Starting with independence from the French in the 1950s and lasting until the era of the Khmer Rouge in the 1970s, Phnom Penh underwent tremendous growth as the capital city of a newly independent country. King Sihanouk was eager to present a new style of architecture and thus invigorate the process of nation building. A new golden era of architecture took off, with various projects and young Khmer architects, often educated in France, given opportunities to design and construct. This new movement was called "New Khmer Architecture" and was often characterised by a fusion of Bauhaus, European post-modern architecture, and traditional elements from Angkor. The most prominent architect was Vann Molyvann, who was nominated chief national architect by the King himself in 1956. Molyvann created landmark buildings such as the Preah Suramarit National Theatre and the Council of Ministers building. Other architects helped construct the newly founded Royal Khmer University, the Institute of Foreign Languages and the National Sports Centre. With the growth of the upper and entrepreneurial middle classes, new suburbs were built in the 1950s and 60s. Although these buildings survived the Khmer Rouge era and the civil war, today they are under threat due to economic development and financial speculation. Villas and gardens from that era are being destroyed and redeveloped to make place for bigger structures. The landmark National Theatre by Molyvann was ripped down in 2008.[35] A movement is rising in Cambodia to preserve this modernist heritage. Old villas are sometimes being converted into boutique hotels, such as the Knai Bang Chatt.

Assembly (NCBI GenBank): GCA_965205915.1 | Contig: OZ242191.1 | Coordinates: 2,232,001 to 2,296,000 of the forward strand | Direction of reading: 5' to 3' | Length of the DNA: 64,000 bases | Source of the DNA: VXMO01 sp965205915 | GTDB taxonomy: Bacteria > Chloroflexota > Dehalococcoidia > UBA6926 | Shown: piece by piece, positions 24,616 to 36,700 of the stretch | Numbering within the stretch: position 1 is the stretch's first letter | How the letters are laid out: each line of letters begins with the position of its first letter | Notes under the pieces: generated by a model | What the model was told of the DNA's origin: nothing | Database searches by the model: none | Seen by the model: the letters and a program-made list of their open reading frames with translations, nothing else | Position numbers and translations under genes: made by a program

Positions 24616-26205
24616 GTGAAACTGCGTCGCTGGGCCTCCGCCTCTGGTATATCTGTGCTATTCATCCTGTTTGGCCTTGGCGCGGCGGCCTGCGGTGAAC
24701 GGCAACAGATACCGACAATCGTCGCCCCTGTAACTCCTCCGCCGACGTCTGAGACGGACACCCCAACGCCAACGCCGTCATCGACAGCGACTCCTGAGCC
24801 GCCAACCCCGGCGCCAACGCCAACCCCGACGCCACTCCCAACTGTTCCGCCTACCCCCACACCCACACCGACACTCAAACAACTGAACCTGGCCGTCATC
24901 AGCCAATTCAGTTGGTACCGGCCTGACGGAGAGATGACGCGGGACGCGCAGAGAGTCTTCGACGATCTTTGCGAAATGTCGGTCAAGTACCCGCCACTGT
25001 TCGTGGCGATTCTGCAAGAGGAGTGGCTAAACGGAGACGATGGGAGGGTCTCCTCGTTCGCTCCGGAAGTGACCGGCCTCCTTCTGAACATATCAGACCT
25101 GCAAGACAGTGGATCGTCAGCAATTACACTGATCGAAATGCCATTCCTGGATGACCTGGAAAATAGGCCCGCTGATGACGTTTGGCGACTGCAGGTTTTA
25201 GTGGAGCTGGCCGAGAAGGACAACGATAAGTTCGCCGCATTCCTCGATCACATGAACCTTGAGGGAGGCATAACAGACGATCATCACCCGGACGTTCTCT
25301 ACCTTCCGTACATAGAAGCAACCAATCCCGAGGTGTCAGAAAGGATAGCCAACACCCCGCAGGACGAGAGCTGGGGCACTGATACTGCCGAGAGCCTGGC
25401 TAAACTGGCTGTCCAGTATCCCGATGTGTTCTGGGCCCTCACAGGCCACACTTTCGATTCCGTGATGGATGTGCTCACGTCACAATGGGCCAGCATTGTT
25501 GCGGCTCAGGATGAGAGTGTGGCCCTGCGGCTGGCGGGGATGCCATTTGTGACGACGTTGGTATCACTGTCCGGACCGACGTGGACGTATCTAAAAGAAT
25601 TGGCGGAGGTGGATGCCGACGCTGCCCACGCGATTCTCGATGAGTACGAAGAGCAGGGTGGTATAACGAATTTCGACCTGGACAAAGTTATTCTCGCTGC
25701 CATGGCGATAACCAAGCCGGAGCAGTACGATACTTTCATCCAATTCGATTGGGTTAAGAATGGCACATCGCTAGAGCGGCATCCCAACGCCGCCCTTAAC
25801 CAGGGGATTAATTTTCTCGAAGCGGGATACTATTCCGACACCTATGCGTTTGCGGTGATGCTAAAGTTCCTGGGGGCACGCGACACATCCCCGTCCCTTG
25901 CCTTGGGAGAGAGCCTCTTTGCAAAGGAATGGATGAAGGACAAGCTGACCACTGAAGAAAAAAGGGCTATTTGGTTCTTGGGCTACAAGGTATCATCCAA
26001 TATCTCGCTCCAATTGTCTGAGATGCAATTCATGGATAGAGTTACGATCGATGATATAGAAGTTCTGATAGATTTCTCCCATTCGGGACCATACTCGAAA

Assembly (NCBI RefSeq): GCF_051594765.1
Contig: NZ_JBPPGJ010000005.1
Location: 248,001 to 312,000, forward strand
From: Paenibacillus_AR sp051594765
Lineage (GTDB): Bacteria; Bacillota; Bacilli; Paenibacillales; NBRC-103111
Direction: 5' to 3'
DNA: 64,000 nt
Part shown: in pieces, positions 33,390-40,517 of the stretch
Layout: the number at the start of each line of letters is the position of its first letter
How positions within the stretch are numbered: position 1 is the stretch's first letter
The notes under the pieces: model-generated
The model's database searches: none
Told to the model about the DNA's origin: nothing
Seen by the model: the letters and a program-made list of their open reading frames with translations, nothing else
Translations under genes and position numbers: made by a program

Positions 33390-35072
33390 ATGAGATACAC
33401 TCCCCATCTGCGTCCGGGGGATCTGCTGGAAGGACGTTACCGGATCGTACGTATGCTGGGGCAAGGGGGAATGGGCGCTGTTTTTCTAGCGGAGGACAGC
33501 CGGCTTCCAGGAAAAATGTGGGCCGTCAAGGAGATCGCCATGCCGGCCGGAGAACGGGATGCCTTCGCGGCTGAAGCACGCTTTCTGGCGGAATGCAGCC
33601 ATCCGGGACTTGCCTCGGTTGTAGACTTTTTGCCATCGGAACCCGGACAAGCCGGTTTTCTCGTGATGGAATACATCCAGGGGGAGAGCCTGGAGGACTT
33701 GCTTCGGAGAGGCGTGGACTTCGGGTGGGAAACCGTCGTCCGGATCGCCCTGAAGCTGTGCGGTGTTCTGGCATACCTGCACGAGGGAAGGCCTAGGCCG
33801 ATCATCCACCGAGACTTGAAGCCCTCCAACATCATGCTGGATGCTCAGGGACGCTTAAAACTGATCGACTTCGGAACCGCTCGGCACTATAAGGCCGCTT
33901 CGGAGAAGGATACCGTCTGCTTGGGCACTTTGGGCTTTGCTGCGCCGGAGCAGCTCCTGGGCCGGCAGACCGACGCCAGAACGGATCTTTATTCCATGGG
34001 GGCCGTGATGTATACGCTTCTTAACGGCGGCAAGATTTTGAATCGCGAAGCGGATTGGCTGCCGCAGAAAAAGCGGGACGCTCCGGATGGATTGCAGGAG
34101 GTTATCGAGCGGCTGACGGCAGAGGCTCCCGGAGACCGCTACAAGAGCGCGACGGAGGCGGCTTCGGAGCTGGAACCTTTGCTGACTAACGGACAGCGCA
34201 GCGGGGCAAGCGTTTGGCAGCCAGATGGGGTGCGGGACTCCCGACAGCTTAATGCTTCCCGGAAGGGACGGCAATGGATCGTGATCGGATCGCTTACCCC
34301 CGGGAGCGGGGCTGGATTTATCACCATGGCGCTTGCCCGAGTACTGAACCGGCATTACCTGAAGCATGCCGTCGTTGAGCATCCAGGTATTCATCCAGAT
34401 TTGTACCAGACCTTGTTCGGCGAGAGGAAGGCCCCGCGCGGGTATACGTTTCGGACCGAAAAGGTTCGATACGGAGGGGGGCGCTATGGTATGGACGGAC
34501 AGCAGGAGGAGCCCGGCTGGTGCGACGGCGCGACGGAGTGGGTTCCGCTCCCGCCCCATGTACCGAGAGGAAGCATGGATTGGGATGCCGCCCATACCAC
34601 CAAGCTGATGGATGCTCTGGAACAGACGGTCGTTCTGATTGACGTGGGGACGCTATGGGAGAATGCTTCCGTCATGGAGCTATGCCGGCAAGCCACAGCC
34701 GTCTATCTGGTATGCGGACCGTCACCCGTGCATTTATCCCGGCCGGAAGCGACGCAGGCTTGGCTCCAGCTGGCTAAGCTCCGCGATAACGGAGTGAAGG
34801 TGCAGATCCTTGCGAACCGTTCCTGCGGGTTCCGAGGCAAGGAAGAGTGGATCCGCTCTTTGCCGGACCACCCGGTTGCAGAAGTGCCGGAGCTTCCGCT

Monuments and memorials to the genocide during the Khmer Rouge era in the 1970s are the Tuol Sleng Genocide Museum (a former high school used as a concentration camp) and, on the outskirts of the city, the Choeung Ek Genocide Center. The Cambodia-Vietnam Friendship Monument was commissioned by the Vietnamese communists as symbol of Khmer-Vietnamese friendship during the late 1970s following the liberation of Cambodia from the Khmer Rouge.